We experience cyberspace in all its spectacular and mundane manifestations by mediating the material and the symbolic. [T]hinking about what cyberspace ‘is’ and what it ‘means’ involves its own hypertextuality, as we mingle and merge the hardware, software and wetware with memories and forecasts, hopes and fears, excitement and disappointment. David Bell (2001)
Having already made a preliminary investigation into the realms of my digital artifact topic (see We Are Just Digitised Time Lords At Heart) I now find myself grappling with theories surrounding time travel and cyber conundrums. I am primarily concerned with making the connection between us as ‘digital time lords’ being fully enmeshed with our technological devices and various forms of time travel . Firstly, I wanted to gain an understanding of where our fascination with time + travel originates from? James Gleick, in his book Time Travel, postulates that time travel is an invention of ‘the modern man’ and that it was H G Wells who first devised the notion of a machine that could travel to different time zones and interact with them.
The onset of industrialisation and advances in technology gave us the notion of progress which in turn fuelled imaginings of what was possible and that we could invent fabulous ‘things’ using new industrialised methods of production.
Kieren Tranter (2013), theorises on the ‘concept of time’ in his essay In and Out of Time: Memory and Chronology, discussing the interweaving of ‘timelessness and timefullness’ within the long running sci-fi series Dr Who. He states that ‘the show can be seen as being performative of Western accounts of time […] trac[ing] the tensions within Western time […] offer[ing] hope; a way of living as being gifted with memory and chronology.’ Cool! So the notion that the Doctor is an alien fully loaded with human characteristics, who can pop in and out of time at whim leaving his mark on history’s annals, is an appealing utopian viewpoint and one that inspires hope and a sense of adventure.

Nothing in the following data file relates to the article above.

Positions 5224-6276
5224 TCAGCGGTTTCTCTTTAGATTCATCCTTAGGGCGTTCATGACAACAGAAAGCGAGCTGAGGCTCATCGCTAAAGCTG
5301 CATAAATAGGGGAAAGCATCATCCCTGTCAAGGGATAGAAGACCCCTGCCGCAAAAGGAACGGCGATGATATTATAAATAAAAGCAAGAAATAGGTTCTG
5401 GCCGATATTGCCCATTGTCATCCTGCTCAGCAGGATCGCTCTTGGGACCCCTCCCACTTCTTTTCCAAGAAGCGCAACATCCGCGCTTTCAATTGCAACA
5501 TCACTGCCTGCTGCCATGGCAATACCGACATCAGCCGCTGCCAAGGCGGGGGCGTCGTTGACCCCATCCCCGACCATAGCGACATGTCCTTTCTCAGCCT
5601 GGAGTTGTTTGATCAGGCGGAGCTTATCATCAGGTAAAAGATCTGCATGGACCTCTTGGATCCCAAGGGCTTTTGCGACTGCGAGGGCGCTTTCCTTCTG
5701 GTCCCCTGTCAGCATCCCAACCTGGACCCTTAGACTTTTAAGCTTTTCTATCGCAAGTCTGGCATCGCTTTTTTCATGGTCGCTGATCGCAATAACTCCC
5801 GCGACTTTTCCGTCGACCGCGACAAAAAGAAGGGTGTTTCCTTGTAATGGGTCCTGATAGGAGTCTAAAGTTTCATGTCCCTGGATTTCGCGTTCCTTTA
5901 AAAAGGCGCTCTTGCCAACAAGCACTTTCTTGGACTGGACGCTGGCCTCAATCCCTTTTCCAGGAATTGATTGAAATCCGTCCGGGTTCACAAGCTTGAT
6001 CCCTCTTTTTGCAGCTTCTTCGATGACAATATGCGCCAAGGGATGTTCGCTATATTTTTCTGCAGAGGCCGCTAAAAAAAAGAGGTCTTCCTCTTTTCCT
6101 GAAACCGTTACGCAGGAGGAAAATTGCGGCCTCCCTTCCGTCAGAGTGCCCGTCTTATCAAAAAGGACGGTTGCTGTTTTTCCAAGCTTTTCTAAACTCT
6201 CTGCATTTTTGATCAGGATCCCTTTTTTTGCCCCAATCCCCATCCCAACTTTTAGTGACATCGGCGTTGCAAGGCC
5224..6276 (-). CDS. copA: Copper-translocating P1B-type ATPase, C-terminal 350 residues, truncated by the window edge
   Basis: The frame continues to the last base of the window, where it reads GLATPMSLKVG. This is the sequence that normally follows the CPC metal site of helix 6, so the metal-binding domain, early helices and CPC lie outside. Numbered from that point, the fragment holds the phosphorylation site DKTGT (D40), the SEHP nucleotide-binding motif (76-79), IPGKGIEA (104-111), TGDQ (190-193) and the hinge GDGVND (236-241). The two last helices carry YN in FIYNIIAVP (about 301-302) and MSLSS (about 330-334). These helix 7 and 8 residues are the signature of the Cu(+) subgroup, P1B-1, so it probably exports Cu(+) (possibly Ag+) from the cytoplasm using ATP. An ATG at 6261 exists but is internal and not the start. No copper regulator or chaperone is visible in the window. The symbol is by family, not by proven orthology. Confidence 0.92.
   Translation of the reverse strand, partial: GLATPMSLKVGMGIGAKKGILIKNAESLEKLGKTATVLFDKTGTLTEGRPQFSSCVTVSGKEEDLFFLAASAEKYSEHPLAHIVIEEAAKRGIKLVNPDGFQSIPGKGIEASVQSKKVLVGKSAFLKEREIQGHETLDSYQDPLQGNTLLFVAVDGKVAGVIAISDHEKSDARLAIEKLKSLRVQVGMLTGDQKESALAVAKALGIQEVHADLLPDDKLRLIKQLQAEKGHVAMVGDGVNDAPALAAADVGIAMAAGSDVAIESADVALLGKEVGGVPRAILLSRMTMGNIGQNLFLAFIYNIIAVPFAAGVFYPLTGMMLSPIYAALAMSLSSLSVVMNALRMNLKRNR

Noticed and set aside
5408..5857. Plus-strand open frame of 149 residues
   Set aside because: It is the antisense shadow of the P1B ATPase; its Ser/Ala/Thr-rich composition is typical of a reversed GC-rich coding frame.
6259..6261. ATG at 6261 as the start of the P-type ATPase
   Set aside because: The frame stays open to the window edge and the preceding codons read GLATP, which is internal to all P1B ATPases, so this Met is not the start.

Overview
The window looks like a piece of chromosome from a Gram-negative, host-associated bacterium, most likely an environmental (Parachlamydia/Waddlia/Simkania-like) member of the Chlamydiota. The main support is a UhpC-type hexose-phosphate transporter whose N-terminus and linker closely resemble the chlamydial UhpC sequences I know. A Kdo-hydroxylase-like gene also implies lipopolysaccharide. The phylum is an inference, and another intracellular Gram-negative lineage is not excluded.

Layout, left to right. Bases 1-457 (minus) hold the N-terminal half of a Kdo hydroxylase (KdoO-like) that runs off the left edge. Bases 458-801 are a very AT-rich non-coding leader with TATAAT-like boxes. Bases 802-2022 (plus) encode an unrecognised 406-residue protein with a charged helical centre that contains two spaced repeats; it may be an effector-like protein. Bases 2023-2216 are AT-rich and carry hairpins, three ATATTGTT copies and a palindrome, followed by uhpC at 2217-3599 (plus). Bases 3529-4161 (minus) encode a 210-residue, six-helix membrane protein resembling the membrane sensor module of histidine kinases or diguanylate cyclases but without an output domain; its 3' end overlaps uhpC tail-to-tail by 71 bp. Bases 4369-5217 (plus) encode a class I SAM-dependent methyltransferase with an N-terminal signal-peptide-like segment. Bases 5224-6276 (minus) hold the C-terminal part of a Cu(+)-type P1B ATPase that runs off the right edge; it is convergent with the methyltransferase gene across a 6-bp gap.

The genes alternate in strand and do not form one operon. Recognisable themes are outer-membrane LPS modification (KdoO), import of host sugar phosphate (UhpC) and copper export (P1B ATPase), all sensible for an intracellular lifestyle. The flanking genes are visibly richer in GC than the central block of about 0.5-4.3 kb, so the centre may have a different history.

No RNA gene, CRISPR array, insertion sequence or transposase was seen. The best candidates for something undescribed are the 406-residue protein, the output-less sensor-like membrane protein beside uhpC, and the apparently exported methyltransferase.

Secondly I want to show how continually advancing technology acts as an ever present catalyst providing a medium through which we express our digitised ideas and desires. This is exhibited by our ready adoption of social media platforms and constantly engaging with the manipulation of time on our network connected devices.
On each of our digital devices, and within our social platforms, we are constantly traversing through the past, present and future by way of content. Every day we are connecting to old photos, tapping into current conversations and researching upcoming trends.
Technology is also cathartic for science however, Gleick comments that ‘[t]he rules of time travel have been written not by scientists but by storytellers’ and I would like to explore the connection between fiction and scientific research into time travel. Marc Millis, an Advanced Propulsion Researcher and head of NASA’s “Breakthrough Propulsion Physics” project, was inspired to follow his career in part from growing up with time travel screen fiction such as Star Trek. Apart from generating a massive fandom base and its ongoing screen success, Star Trek has influenced the development of several modern technological devices.